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 By Eric Gomez

Hernan Cristante has Toluca on course to break the 'Curse of the Leader' once again

Toluca manager Hernan Cristante looks on during a Liga MX match against Tijuana.
Hernan Cristante won Liga MX three times as a player with Toluca; could he do it again as manager?

MEXICO CITY -- It's Valentine's Day in Puebla. The middle part of the Clausura 2018 season in Liga MX is fast approaching, and two midtable teams square off at the Estadio Cuauhtemoc.

Inside the first half hour, Canada international Lucas Cavallini puts the home team ahead 2-0 over Toluca. On social media, calls for Toluca's manager -- Hernan Cristante -- to be fired intensify. The visitors are unable to crawl back in the match and return home defeated and mired in 10th place, while Puebla rises to fifth.

Although just two months in the past, that cold February night might as well have been epochs ago. Toluca has rattled off eight consecutive wins since then, climbing to the top of Mexico's first division while Puebla has lost its past five games, dropping out of playoff position.

Appeals for Cristante to leave the club have vanished, although excitement among players is still tempered. If Toluca wins this weekend, the record for consecutive victories in a Mexican short season will be all theirs.

"Being first doesn't guarantee you the title," said midfielder Leonel Lopez. "The title is very different, we have to keep working on this path."

Indeed, Mexico's playoff system is often harsh on teams that finish at the top in the regular season. In the past five tournaments, Monterrey (twice), Tijuana (twice) and UNAM have each finished first dating back to the Apertura 2015. None has won the championship in that span.

In fact, since Mexico moved to a short tournament format in 1996, 36 of the 43 teams that have finished the regular season in first place have not won the title. The trend has been widely noted in the country, even garnering a name: "Maldicion del Superlider," or "The Curse of the Leader".

Thus, the muted statements from players like Lopez are understandable. It is, however, foolish to dismiss the Diablos Rojos as serious playoff contenders, even in the age of big-money signings creating larger expectations for teams like Tigres, Club America and Monterrey.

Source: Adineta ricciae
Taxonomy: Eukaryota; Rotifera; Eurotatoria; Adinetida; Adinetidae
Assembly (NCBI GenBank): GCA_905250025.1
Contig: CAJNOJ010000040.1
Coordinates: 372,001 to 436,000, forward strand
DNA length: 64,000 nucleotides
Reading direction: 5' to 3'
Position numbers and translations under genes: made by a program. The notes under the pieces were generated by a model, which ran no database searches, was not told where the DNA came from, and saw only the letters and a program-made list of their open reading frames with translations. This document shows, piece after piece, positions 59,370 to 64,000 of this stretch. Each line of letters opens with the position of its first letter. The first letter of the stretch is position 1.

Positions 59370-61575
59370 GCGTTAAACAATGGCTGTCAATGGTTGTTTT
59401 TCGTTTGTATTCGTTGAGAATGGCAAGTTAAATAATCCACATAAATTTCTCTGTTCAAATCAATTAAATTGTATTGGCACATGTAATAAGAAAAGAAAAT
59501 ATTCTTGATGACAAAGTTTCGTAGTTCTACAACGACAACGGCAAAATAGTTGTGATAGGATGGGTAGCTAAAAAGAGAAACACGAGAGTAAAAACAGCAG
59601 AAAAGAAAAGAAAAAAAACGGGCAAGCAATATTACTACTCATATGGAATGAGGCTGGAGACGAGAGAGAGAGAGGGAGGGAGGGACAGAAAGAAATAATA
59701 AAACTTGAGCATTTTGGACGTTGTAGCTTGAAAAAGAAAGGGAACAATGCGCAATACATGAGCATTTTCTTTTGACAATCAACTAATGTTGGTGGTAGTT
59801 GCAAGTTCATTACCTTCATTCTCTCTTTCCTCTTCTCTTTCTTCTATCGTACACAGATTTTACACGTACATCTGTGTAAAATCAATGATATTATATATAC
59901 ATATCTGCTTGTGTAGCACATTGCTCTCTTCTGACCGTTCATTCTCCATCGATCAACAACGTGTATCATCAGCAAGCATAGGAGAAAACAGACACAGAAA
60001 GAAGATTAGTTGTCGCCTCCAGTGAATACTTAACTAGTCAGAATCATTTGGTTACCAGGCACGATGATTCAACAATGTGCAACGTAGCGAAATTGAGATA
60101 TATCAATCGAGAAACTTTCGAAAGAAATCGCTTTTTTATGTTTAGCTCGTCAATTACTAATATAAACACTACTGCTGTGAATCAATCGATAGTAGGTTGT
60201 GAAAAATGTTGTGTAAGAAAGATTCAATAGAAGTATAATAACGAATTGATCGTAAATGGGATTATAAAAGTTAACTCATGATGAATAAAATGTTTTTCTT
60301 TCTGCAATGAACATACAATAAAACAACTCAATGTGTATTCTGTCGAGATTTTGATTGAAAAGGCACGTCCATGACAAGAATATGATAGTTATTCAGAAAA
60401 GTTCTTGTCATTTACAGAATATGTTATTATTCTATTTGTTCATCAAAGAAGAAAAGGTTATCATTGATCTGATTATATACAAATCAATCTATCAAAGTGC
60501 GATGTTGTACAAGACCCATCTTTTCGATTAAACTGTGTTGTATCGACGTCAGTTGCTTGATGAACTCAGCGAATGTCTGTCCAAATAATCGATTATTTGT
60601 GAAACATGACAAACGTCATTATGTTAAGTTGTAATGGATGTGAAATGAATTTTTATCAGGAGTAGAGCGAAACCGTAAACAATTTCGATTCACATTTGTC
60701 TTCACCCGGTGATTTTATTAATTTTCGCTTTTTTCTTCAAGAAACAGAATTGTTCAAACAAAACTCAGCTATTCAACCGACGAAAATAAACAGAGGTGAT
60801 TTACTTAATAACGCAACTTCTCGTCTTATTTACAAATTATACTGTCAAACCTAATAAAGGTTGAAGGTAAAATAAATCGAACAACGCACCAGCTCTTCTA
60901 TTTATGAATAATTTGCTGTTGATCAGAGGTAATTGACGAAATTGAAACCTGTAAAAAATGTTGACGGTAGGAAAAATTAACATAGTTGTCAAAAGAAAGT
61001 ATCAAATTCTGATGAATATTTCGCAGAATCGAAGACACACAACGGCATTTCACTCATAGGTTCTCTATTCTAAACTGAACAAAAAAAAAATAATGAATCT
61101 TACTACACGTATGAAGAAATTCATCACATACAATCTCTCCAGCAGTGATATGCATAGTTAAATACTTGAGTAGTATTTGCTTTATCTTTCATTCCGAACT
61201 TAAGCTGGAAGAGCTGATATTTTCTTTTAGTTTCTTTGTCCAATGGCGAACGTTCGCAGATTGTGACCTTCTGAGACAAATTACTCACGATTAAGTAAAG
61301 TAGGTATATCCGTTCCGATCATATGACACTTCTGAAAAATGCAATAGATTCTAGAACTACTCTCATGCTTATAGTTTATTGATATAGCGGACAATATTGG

Besides, Toluca has busted the Maldicion del Superlider three times. In 1998, 1999 and 2000, the team lifted the trophy after finishing first each time. Cristante was then their goalkeeper.

"The base of our success is in our humility," said Cristante. "My players have it, and they've responded quite well on the field. They want to leave their mark in the team's history and now is the time to do it."

Toluca has already gone up for silverware this season, falling 1-0 in the Copa MX final to Necaxa earlier this month. Its women's side is also making waves, playing the semifinals of the Liga MX Femenil against Monterrey, despite their best player (forward Natalia Mauleon) off with Mexico's U-17 side in the qualifying tournament for this year's World Cup in Uruguay.

Nonetheless, the story has been largely ignored outside of Toluca, Mexico's fifth biggest metropolitan area with just over 2.6 million inhabitants. With heavyweights America and Chivas in the conversation for titles of their own in Liga MX and the CONCACAF Champions League, respectively, Toluca's fantastic run has been largely overshadowed by Mexican media.

"Obviously we're working to be better than ever," said goalkeeper Alfredo Talavera. "If we're looked upon as favorites [by the media], we welcome it. But we're not overconfident by any means, anyone can beat anyone [in the playoffs]."

Devoid of any major stars on its roster, Talavera, the Mexican national team's second-choice goalkeeper, is one of the major reasons why the team is on its run of form. Returning in February after a serious injury, the former Chivas man has allowed just five goals in 11 games since reclaiming his starting spot, with five clean sheets.

Up front, Argentine forward Alexis Canelo, a low-key signing imported from Puebla in 2017, has been a worthy companion to Colombia's Fernando Uribe, the team's only bona-fide star other than Talavera. Pulling the strings in midfield are two reclamation projects: 34-year-old Rubens Sambueza, booted off Club America after the player was deemed past his prime, and 33-year-old Angel Reyna, who spent last season in Mexico's second division.

With two games remaining in the regular season, Toluca needs one win to secure first place and home-field advantage throughout the playoffs. Whether Cristante's men can go on and once again, as he did, buck the trend and lift the championship after finishing first is still a long way ahead. In the meantime, the manager isn't concerned with the lack of outside pressure from media, instead focusing on motivating from within.

"We have the same inertia, the same amount of desire to move forward," he said. "Being top of the table doesn't secure anything, and our players want more."

Eric Gomez is an editor for ESPN's One Nación. You can follow him on Twitter: @EricGomez86.


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